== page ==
A Response to Should Schools Teach About Relationships

If I had the time and resources to take up a cause, I can think of none better for me than to lobby the school boards to include relationship courses in their curriculums.  And I would want such courses to not only teach kids a variety of relationship skills — such as how to negotiate with others and reach a fair compromise — but perhaps most importantly, how to recognize, avoid, or escape from an abusive partner.

From Should Schools Teach About Relationships?

Click on the link to read the rest of Paul’s post. I actually agree with almost everything he said but I  have some concerns about this idea that I’d like to discuss today.

First, who would create this curriculum? The public high school I attended taught abstinence-based sex education. Because our community was so religiously fundamentalist and politically conservative the curriculum rigidly reinforced 1950s gender roles and assumed every student was heterosexual. Academically it was a fantastic school but I shudder to think what they would have taught us about relationships in general had health class been expanded to include this.

Second, how would you avoid controversy? Some families believe in strict hierarchies, others are egalitarian. Others say that their god intended men and women, adults and children to assume certain roles in the family depending on their age and gender, others don’t believe in god or don’t think god wants these things. One culture’s expectations of privacy, what love looks like or how to tell if your relationship is a good one may be quite different from another culture’s opinion. This is not to say that we can’t find common ground, only that I think creating one definition of healthy relationships that every culture and religion agrees upon can be tricky.

Third, can this help teens who have already been abused? Statistically speaking about 25% of  the students will have been sexually abused, 11% physically abused, and 9% neglected by age 18 and none of these statistics include verbal or emotional abuse. [source]. For a significant percentage of the class this is something they’ve personally experienced. It’s not an abstract discussion. I do wonder if learning what a healthy relationship looks like will help them not to continue the cycleas a victim or a perpetrator. Many abused children grow up to be great parents…but some recreate what happened to them with their own kids. But I also wonder if bringing up painful memories in a non-clinical setting is a good idea…

Respond

What do you think? Does Paul have a good idea? How would you structure a class about healthy relationships?

  • You raise some very interesting questions, Lydia! Offhand, I don’t have any thought out answers to them, but I think they are worthwhile. Beyond that, I’m flattered you took an interest in my post. Thank you so much!

    • You’re very welcome, Paul. I don’t have answers for them either but it’s interesting stuff to consider.

A Response to Should Schools Teach About Relationships

If I had the time and resources to take up a cause, I can think of none better for me than to lobby the school boards to include relationship courses in their curriculums.  And I would want such courses to not only teach kids a variety of relationship skills — such as how to negotiate with others and reach a fair compromise — but perhaps most importantly, how to recognize, avoid, or escape from an abusive partner.

From Should Schools Teach About Relationships?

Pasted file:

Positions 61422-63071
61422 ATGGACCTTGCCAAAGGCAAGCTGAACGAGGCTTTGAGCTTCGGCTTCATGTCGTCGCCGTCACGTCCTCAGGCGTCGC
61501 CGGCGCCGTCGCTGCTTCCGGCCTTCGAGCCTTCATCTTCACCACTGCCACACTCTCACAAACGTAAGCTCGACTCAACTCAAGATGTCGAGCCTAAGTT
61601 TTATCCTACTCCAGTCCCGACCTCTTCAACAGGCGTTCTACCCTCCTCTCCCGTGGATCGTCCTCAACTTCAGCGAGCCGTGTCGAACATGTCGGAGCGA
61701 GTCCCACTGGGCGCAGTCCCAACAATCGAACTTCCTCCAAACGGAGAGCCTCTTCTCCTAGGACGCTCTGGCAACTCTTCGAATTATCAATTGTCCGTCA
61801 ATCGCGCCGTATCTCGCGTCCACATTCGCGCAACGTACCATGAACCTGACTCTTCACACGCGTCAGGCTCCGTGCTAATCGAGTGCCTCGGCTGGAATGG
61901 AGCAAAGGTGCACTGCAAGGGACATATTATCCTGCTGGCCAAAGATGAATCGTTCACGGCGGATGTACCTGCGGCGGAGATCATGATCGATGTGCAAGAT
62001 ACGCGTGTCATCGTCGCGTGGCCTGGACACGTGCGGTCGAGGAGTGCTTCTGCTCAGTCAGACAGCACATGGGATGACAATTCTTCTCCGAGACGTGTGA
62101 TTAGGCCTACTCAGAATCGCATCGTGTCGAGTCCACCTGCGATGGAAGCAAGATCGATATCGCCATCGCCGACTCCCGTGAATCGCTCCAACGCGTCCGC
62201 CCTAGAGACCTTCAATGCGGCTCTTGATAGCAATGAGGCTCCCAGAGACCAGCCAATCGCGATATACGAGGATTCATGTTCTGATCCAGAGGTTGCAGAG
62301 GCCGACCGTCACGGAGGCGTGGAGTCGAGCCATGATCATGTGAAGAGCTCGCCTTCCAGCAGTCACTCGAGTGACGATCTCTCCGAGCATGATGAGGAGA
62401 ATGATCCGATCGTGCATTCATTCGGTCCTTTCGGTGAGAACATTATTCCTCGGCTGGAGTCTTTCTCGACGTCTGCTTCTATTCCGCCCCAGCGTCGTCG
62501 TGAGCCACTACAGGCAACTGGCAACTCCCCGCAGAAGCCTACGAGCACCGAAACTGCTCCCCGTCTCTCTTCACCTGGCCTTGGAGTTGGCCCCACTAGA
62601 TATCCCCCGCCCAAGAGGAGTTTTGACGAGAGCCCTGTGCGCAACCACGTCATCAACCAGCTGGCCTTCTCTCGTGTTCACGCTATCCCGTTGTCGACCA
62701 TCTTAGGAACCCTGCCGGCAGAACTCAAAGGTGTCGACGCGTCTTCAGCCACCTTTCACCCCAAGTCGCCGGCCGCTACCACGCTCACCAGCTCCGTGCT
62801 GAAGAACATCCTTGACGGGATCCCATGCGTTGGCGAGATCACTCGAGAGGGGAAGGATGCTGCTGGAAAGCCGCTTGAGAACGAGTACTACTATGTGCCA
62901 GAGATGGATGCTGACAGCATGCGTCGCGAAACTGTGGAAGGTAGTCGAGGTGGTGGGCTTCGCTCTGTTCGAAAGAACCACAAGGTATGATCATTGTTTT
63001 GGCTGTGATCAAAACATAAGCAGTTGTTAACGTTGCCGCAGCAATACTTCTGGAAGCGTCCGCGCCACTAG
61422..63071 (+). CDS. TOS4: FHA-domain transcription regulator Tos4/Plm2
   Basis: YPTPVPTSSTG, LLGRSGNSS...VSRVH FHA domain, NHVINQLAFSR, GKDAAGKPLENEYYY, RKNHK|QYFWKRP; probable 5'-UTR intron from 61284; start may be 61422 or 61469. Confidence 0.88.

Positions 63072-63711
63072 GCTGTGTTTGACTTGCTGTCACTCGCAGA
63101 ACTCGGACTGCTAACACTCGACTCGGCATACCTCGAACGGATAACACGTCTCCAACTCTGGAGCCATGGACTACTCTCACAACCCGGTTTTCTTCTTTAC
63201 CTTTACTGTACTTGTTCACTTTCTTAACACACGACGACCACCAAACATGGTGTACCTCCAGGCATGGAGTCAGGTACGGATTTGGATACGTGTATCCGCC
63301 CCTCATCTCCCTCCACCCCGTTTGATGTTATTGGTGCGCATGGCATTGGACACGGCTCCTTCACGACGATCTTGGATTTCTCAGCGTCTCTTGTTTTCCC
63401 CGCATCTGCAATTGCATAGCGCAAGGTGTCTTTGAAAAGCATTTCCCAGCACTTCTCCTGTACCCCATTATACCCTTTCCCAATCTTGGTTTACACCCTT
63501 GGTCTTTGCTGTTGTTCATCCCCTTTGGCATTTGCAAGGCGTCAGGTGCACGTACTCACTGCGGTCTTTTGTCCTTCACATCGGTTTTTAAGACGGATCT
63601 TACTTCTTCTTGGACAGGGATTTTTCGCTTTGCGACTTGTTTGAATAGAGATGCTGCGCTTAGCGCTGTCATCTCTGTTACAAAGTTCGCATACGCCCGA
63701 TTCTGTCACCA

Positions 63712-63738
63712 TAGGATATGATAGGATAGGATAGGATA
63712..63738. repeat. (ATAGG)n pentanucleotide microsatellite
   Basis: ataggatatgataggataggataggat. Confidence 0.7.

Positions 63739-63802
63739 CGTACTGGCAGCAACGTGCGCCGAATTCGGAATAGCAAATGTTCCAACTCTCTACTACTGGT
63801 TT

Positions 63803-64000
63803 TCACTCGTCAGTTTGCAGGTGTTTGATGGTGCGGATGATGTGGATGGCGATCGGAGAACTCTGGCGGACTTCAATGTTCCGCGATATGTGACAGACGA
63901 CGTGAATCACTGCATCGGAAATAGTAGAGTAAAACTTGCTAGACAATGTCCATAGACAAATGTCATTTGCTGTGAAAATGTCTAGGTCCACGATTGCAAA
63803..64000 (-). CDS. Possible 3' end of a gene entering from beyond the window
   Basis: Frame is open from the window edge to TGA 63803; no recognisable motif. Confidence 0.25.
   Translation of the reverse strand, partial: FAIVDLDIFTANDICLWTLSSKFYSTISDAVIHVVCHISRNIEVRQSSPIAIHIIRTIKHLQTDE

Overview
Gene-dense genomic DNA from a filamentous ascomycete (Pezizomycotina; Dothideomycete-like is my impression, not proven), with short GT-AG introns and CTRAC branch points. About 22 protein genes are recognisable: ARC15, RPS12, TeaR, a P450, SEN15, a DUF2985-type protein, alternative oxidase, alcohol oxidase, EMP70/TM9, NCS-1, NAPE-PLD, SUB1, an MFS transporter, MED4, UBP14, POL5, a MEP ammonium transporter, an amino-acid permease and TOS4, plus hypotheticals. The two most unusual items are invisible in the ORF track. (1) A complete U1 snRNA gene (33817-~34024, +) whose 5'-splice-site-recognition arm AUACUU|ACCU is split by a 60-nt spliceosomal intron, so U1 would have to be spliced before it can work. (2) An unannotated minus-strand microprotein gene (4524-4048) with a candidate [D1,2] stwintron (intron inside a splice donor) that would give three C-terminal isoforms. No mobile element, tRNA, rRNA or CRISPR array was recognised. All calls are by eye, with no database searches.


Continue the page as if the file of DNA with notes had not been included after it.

Click on the link to read the rest of Paul’s post. I actually agree with almost everything he said but I  have some concerns about this idea that I’d like to discuss today.

First, who would create this curriculum? The public high school I attended taught abstinence-based sex education. Because our community was so religiously fundamentalist and politically conservative the curriculum rigidly reinforced 1950s gender roles and assumed every student was heterosexual. Academically it was a fantastic school but I shudder to think what they would have taught us about relationships in general had health class been expanded to include this.

Second, how would you avoid controversy? Some families believe in strict hierarchies, others are egalitarian. Others say that their god intended men and women, adults and children to assume certain roles in the family depending on their age and gender, others don’t believe in god or don’t think god wants these things. One culture’s expectations of privacy, what love looks like or how to tell if your relationship is a good one may be quite different from another culture’s opinion. This is not to say that we can’t find common ground, only that I think creating one definition of healthy relationships that every culture and religion agrees upon can be tricky.

Third, can this help teens who have already been abused? Statistically speaking about 25% of  the students will have been sexually abused, 11% physically abused, and 9% neglected by age 18 and none of these statistics include verbal or emotional abuse. [source]. For a significant percentage of the class this is something they’ve personally experienced. It’s not an abstract discussion. I do wonder if learning what a healthy relationship looks like will help them not to continue the cycleas a victim or a perpetrator. Many abused children grow up to be great parents…but some recreate what happened to them with their own kids. But I also wonder if bringing up painful memories in a non-clinical setting is a good idea…

Respond

What do you think? Does Paul have a good idea? How would you structure a class about healthy relationships?

  • You raise some very interesting questions, Lydia! Offhand, I don’t have any thought out answers to them, but I think they are worthwhile. Beyond that, I’m flattered you took an interest in my post. Thank you so much!

    • You’re very welcome, Paul. I don’t have answers for them either but it’s interesting stuff to consider.